An action by a woman against a man, whether for an alleged assault and battery consisting of embraces and caresses which she was induced to consent to by his false representations that he was a single man and intended to marry her, or for alleged deceit on the ground that she was induced by such false representations to enter into a contract of marriage with him, arose from his breach of promise of marriage and was barred by G. L. (Ter. Ed.) c. 207, Section 47A, inserted by St. 1938, c. 350, Section 1.
A plaintiff induced to enter into a contract with the defendant by his false representations elected to affirm the contract by bringing an action of deceit against him.
TORT. Writ in the Superior Court dated July 16, 1943.
A demurrer was heard by Pinanski, J.
C. Ingram, for the plaintiff.
H. F. Collins, (M. E. Walch with him,) for the defendant.
RONAN, J. This is an appeal from an order sustaining the defendant's demurrer to the plaintiff's declaration filed in an action of tort which was commenced on July 16, 1943. Although the declaration contains a mass of irrelevant and immaterial matters, no objection to its form was made in the Superior Court. We set forth all the allegations pertinent to any possible cause of action upon which the pleader
might have intended to base a claim against the defendant. The declaration alleged that from the time she entered the employ of the defendant's firm in January, 1930, until 1943, when she finally ceased to keep company with the defendant, he planned to seduce her; that he induced her to keep company with him and to become engaged to marry him by his false representations that he loved her and that he was a single man; that she discovered in May, 1930, that he was married, and left her employment; that she rentered the employment several times upon his promise not to molest her but that she quit on a number of occasions when he molested her; that in 1934 she left the Commonwealth; that upon her return in 1942 the defendant represented that he had secured a divorce, that he was a single man and would marry her, and that he would make a permanent home for her; that relying on these representations she went to live at the home of the defendant's mother where he lived; that she became dissatisfied with his delaying the marriage and left the said home; and that she learned in June, 1943, that he had married again in 1942 and she ceased to associate with him any longer. She alleges that as a result of the defendant's conduct, she submitted to his embraces and caresses, was deprived of an opportunity to meet and marry some honorable young man, lost employment, suffered humiliation and grief, and was made ill.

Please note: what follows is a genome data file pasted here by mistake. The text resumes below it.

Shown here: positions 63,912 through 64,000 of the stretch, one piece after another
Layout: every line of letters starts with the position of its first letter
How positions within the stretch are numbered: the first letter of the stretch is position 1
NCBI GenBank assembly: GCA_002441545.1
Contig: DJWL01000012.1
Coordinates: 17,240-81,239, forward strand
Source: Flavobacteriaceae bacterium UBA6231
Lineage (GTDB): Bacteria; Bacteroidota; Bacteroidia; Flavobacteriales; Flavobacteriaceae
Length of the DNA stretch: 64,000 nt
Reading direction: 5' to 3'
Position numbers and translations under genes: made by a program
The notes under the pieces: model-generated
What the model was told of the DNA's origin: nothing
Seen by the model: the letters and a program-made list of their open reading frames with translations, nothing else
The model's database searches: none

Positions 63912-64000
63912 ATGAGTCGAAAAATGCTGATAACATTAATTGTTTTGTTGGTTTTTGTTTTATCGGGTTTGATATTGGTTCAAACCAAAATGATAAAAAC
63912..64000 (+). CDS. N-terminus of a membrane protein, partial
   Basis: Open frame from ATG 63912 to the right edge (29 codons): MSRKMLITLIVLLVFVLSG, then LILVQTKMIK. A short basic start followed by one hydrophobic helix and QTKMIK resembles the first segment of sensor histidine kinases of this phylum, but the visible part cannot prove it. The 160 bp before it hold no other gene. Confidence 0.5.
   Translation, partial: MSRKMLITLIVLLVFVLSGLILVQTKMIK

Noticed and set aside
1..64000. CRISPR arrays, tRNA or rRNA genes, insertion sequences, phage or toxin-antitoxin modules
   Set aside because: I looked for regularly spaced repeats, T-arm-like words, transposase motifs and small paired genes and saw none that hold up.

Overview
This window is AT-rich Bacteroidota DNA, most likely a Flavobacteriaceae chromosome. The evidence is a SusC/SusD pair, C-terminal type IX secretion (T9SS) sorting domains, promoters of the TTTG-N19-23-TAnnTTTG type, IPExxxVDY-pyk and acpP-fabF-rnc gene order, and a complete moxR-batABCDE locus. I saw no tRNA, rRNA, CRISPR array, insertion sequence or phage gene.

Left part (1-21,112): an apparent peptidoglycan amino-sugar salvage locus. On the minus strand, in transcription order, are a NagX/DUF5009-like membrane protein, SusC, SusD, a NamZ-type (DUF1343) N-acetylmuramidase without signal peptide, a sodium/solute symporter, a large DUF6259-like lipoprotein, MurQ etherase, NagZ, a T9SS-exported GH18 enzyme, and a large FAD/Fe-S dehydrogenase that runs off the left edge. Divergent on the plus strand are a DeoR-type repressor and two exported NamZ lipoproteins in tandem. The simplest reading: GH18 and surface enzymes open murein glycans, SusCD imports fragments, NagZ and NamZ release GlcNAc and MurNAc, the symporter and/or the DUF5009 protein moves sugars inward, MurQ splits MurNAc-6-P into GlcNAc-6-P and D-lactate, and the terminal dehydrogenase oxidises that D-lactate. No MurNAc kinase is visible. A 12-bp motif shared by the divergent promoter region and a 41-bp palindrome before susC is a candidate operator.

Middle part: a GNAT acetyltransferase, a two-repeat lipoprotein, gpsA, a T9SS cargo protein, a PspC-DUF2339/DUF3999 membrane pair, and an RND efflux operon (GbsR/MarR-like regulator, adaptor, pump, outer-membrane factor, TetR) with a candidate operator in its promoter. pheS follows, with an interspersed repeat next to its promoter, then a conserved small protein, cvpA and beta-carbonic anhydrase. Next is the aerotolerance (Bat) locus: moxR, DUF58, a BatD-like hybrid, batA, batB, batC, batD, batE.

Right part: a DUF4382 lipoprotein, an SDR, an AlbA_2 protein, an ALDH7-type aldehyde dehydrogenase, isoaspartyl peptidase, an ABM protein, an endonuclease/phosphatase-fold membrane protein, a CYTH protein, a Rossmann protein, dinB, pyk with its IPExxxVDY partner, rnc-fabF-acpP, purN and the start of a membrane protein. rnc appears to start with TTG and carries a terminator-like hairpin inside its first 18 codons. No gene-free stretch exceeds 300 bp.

The declaration sets forth no cause of action for seduction. Nothing more than an intent or a plan to seduce her is alleged. We do not intimate that, if seduction had been averred, she could recover damages. It has been held that, in order that a father may recover for the seduction of his minor daughter or a master for the seduction of a female servant, it must be shown that he lost the services of the woman on account of the seduction. The action cannot be maintained on any other basis. Dennis v. Clark, 2 Cush. 347 , 349. Kennedy v. Shea, 110 Mass. 147 , 150. Cook v. Bartlett, 179 Mass. 576 , 579, 580. But it is an ancient and settled rule of the common law that the party seduced is barred by her participation in a wrong from recovering damages. Paul v. Frazier, 3 Mass. 71 .
Hamilton v. Lomax, 26 Barb. S. C. 615. Wrynn v. Downey, 27 R. I. 454. Salchert v. Reinig, 135 Wis. 194. While damages for seduction may not be recovered in an independent action, they may be included in the measure of damages in an action for breach of promise of marriage. Sherman v. Rawson, 102 Mass. 395 . Kelley v. Riley, 106 Mass. 339 . The plaintiff, however, cannot recover damages for seduction as an incident to an action for breach of promise of marriage if, as will presently appear, she cannot maintain such an action.